That may no longer be the case. As recently as late December, advertisers noticed Amazon testing Google Shopping ads on certain home goods products on desktop and mobile Google search results. The question must be asked, is Amazon waving the white flag or is something else going on?




In 2015, Amazon expanded its advertising platform with the launch of Amazon Marketing Services (AMS). AMS is a vendor-only platform that enables product promotion through three ad formats (Sponsored Products, Headline Search Ads, and Product Display Ads), on Amazon.com. All available ad formats promote products that vendors currently offer on Amazon.com. Sponsored Products and Headline Search Ads use keywords to determine when they should appear in search results, in nearly the same way that Google and Bing do. Since vendors do not have the ability to take traffic from Amazon to their own websites, the entire shopping experience is self-contained within Amazon.com.

Now, I know what you’re thinking. What does AMS have to do with Amazon’s new foray into Google Shopping?



As previously mentioned, Amazon ads have been seen in Google Shopping results for home goods product searches. So far, it doesn’t appear that Amazon is utilizing Google to advertise other product categories like electronics (except on their branded products like Fire Stick and Echo Dot), jewelry, or apparel.

So, what is Amazon’s motivation for re-engaging with Google Shopping ads? Are they trying to siphon off retail consumers from Google? Is Amazon starting slowly, or is there another reason they appear to be focusing on home goods? Could the true motivation behind this new venture be to raise the viability of AMS?




The most common assumption will be that after nearly four years, Amazon is no longer willing to stand on principle and avoid participation in Google’s most powerful and best performing ad format, Google Shopping.

Some flaws exist in this line of thinking. First, as fierce competitors for retail business, Amazon certainly doesn’t want to contribute to Google’s bottom line. And let’s face it, if Amazon goes head first into Google Shopping, they will likely become the largest advertiser within the ad format. Second, and even more impactful, if Amazon has a strong presence within Google Shopping, they elevate Google as the one-stop shopping destination. As things currently stand, any consumer looking for the best deal will undoubtedly check multiple places, including Google and Amazon. Being able to get both in one place could help increase Google Shopping consumer utilization. Third, and perhaps most compelling, is profit margin. Appearing in Google Shopping results, Amazon becomes a glorified affiliate partner for their vendors. They take the advertising costs on themselves, reducing their already low profit margins. Being a vendor affiliate might make sense when advertising high value items like 4k televisions ($249), but not something like measuring cups ($10.99).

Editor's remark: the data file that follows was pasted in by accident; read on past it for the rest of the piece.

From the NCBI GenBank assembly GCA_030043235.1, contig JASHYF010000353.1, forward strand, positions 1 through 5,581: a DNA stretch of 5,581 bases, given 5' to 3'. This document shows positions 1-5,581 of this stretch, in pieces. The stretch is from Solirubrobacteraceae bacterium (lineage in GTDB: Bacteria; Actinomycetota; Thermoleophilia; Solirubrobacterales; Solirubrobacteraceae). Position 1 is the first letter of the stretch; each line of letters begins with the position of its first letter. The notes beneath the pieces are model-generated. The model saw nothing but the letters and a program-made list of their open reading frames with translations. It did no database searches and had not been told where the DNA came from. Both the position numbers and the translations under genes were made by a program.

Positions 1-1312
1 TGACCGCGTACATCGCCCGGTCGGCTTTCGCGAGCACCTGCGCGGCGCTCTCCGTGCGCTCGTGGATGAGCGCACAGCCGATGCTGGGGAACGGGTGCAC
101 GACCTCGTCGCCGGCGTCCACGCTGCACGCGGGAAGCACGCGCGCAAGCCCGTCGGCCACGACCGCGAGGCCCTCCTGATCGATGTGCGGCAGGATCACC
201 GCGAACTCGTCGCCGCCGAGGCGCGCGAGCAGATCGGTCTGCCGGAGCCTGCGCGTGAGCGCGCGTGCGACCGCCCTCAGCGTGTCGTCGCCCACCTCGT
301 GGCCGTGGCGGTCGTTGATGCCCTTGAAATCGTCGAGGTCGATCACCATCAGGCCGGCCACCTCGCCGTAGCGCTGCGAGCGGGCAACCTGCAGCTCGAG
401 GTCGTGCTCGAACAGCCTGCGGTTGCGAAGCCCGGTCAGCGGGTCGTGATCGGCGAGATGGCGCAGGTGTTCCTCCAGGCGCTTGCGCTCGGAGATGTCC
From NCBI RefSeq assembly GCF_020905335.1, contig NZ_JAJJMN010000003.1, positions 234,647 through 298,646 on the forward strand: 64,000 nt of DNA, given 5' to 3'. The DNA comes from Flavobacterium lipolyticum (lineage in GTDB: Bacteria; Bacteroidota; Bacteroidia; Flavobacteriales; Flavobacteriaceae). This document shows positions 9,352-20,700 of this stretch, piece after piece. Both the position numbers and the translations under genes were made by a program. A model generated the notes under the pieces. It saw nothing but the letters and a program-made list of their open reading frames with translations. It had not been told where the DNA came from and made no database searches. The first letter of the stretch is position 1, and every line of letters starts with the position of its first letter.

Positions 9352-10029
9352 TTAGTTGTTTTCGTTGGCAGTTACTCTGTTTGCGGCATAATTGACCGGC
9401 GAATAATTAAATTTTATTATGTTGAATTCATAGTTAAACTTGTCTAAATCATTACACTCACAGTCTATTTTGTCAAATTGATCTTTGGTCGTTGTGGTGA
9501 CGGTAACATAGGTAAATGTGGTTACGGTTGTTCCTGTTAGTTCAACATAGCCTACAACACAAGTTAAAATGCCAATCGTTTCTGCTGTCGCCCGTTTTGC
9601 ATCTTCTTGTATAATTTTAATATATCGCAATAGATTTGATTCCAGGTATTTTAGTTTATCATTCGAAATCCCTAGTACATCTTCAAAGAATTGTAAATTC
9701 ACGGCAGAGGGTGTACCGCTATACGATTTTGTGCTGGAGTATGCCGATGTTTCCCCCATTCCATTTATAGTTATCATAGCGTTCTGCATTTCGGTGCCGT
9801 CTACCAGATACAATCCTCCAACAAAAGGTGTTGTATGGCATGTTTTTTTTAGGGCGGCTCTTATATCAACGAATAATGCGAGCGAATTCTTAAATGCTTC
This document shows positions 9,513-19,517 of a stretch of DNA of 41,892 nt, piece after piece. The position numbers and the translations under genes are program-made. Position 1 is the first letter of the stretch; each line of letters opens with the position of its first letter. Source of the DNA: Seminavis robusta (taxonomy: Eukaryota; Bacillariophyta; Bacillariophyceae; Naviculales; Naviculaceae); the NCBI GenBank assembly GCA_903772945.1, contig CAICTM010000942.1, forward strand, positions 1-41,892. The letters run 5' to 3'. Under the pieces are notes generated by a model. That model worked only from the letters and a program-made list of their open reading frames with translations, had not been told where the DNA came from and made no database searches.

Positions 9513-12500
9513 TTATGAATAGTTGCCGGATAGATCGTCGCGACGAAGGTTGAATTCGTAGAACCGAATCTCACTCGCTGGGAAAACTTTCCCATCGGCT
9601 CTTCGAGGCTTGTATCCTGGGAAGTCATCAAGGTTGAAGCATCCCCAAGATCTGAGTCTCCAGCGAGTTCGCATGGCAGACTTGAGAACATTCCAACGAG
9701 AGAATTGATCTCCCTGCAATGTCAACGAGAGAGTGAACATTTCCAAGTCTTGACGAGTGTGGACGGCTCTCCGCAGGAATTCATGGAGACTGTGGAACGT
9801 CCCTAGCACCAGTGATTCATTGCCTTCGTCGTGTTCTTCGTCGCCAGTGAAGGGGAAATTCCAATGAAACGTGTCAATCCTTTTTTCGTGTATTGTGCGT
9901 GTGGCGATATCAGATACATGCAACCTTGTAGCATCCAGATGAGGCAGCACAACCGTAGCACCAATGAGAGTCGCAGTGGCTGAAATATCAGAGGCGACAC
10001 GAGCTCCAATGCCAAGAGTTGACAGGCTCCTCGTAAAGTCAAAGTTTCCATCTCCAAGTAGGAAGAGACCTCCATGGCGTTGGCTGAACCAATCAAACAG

Instead, we believe Amazon is utilizing Google Shopping as a new source of traffic to help boost sales and the viability of AMS. The more Amazon searches that occur, the more relevant AMS advertising becomes. And by taking shoppers out of the Google environment and onto an Amazon product page, the likelihood of additional Amazon product searches increases. By starting small with home goods, Amazon doesn’t open itself up to becoming Google’s biggest advertiser, and thus doesn’t send hundreds of millions to their biggest competitor. Additionally, by limiting their Shopping exposure to select product categories, Amazon doesn’t allow Google to become the one-stop destination they otherwise might become with a full-on advertising blitz. It is likely that home goods was chosen as a low-risk category to test.

Advertisers should pay close attention to traffic levels within AMS. If there are unseasonably large jumps in traffic, they should check to see whether Amazon suddenly increased their presence in Google Shopping within their product category. While everyone gets nervous about Amazon picking up where they left off in 2012 with Google, don’t lose sight of that other important advertising platform, Amazon Marketing Services.


In 2012, Google transitioned its free Google Product Search ads to paid Product Listing Ads (PLAs). Many advertisers were unhappy with the change, as it eliminated a steady source of free revenue. Despite protestations, nearly all Google Product Search advertisers eventually got on board and launched Product Listing Ads, with one very notable exception, Amazon. Amazon refused to participate in the paid PLA (now Google Shopping) space, despite its growing prominence and importance within the Google search results landscape.

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